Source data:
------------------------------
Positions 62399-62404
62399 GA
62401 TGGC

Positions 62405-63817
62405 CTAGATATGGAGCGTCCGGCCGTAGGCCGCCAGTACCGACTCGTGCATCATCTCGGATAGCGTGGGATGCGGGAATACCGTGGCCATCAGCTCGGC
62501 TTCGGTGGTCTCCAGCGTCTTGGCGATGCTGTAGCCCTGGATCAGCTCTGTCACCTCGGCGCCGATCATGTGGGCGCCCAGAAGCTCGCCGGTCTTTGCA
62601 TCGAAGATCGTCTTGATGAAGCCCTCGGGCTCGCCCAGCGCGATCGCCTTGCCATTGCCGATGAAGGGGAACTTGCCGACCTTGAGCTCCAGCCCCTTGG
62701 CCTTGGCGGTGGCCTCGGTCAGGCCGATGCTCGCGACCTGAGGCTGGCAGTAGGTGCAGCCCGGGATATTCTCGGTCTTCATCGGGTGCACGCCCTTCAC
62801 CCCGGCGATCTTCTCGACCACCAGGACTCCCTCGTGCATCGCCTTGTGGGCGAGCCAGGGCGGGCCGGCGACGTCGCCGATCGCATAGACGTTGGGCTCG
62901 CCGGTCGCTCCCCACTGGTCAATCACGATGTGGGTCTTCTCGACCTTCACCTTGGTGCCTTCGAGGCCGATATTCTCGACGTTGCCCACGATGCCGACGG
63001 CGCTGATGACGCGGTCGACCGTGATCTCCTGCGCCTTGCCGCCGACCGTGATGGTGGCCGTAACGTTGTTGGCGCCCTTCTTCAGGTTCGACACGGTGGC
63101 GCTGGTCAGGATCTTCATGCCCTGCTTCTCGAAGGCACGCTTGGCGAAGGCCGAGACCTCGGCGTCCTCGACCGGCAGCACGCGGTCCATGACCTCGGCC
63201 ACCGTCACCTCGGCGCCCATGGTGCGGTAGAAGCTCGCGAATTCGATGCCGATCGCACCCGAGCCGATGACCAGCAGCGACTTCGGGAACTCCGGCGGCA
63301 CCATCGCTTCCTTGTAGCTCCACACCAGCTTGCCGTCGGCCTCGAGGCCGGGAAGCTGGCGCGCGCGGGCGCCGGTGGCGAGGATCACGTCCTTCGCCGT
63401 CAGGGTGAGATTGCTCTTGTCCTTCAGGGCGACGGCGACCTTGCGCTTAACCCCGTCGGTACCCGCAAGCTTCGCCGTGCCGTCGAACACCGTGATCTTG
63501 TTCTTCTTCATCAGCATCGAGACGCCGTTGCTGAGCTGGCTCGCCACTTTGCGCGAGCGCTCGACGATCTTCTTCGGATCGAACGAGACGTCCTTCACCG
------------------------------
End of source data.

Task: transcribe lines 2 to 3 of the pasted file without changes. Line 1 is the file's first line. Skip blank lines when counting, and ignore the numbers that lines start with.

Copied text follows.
62399 GA
62401 TGGC